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SAVOY 662; JANUARY, 1948



With the flurry of recent activity for the booting sax instrumental, particularly that of Paul Williams, it’s only natural that Savoy Records looked around the studio and picked out the man blowing the tenor sax alongside Williams and enlisted him to cut sides of his own in a similar style in an attempt to strike gold twice.

We know this type of thing NEVER works.

So of course in this case, in the long run at least, it actually did.

Swingin’, Blowin’, Rockin’, Rollin’
Bill Moore, who’d soon have the moniker “Wild Bill” slapped on his records just to be sure you knew what line of work he was now in, was a man in the right place at the right time. Signed to Savoy on the strength of his horn work for Helen Humes on Ee-Baba-Leba he hadn’t really been given much to do yet. He’d cut his debut back in July but it elicited no interest and his other sides from that session consequently remained on the shelf.

Horn players at the time seemed destined to remain in the background unless they were dedicated jazz hepcats who could build solid reputations even if they didn’t sell a ton of records, but for Moore – who wasn’t a bop-legend in the making – his lack of returns on his early solo ventures meant he was shaping up to be little more than an anonymous sessionist earning 42 dollars a side, avoiding any blame if someone else’s record he played on bombed but also earning no glory should it wind up making waves.

But then another sax player in the label’s growing arsenal of honkers, Paul Williams, stepped out on his own and promptly sent the rock instrumental into commercial orbit in October with Hastings Street Bounce, which was just starting to appear on Cash Box’s territorial charts as they were brought back into the studio on November 21st for a follow-up session.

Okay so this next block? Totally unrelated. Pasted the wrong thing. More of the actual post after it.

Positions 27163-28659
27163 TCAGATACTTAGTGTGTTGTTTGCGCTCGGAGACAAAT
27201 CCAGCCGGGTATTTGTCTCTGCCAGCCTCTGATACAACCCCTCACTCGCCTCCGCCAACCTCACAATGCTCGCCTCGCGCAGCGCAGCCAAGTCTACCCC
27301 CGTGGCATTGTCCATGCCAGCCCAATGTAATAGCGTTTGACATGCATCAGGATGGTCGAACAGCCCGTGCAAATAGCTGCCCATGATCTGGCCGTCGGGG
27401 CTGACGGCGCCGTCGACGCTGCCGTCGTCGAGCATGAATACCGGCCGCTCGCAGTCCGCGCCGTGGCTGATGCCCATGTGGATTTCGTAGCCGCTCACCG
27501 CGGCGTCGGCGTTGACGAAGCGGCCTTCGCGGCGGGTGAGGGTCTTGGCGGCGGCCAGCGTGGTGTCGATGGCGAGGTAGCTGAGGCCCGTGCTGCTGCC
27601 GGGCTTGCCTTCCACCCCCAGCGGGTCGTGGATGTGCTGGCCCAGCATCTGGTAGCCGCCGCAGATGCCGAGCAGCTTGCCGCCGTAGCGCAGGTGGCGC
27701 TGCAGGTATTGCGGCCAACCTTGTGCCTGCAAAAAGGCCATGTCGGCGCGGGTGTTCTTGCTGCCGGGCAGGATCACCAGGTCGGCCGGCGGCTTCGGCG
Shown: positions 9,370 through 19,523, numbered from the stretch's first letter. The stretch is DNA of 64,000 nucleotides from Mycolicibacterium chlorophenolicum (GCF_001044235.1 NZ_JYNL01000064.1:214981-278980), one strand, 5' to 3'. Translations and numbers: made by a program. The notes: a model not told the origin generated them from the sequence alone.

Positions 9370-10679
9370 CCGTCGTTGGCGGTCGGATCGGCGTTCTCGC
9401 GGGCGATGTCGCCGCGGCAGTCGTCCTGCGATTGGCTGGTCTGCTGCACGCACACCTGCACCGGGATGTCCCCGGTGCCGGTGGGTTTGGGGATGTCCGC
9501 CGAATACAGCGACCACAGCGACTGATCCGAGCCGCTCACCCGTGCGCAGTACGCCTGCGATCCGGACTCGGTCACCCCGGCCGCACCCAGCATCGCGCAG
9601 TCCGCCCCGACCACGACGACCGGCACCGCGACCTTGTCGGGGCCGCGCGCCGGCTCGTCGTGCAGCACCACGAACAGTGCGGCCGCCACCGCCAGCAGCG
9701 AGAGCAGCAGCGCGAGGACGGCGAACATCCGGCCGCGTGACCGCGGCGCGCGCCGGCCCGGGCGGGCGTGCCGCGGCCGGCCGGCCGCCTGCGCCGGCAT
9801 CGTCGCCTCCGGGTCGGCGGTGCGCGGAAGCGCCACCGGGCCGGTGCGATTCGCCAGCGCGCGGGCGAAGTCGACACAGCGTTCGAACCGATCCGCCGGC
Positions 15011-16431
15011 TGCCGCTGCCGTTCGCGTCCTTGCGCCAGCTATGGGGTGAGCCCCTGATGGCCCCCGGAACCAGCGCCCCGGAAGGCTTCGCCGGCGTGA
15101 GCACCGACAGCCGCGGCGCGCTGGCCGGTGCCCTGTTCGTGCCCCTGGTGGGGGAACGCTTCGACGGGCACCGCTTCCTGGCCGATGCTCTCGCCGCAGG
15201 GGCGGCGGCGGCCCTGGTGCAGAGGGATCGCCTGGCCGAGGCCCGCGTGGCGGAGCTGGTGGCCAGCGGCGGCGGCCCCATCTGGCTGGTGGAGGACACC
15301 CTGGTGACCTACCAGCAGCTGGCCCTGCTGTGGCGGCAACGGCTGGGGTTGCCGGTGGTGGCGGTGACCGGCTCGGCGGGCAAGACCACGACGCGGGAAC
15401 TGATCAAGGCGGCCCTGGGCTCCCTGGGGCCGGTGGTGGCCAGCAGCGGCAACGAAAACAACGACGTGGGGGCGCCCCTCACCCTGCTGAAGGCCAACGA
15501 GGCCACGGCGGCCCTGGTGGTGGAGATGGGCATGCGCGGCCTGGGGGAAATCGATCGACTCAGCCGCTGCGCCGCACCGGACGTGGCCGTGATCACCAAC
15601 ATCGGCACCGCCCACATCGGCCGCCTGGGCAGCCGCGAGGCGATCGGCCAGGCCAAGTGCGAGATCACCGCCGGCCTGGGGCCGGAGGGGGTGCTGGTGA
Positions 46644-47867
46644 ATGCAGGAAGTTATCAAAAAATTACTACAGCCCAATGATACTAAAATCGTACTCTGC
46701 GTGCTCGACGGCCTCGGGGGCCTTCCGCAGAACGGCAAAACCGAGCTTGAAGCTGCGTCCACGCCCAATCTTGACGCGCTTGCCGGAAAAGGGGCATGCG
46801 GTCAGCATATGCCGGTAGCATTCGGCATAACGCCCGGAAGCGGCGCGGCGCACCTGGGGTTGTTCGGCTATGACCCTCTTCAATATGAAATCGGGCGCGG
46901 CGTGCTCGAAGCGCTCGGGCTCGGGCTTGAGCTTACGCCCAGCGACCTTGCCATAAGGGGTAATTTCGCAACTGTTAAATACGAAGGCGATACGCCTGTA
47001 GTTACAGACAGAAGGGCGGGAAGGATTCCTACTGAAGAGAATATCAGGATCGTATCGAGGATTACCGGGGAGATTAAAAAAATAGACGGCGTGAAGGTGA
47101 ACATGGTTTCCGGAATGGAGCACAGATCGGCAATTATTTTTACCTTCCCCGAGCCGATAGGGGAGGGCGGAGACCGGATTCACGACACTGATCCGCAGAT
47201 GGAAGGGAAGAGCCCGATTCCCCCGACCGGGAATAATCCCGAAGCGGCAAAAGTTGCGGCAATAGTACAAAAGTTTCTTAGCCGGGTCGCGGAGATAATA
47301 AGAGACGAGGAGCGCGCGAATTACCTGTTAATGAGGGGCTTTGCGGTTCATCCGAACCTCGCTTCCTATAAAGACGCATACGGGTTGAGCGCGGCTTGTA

Hmmm, let’s see… they both play saxophones… Williams is already on his way to earning back our investment in him with this kind of noise… If one sax player is making money with this style then having two able to do so would be better… It doesn’t really matter what name adorns the label… ah, what the heck… Oh Bill… err “Wild Bill” that is… guess what you’ll be cutting today!

In truth it probably had even less forethought than that.

Back in October, after “Bounce” had been released, Moore had sat in with Williams on a first run through this same exact song. However the results apparently weren’t quite up to snuff and so it wasn’t released. Or maybe it was fine and Savoy Records just decided that other Williams tracks held more promise and were holding it back for use later on. But when the aforementioned Hastings Street Bounce showed up in Chicago’s hot sellers in November (and a week later landed on New York’s listings as well) somebody figured they could simply use it in some form or fashion to get Moore’s career off the ground as a bandleader in the process.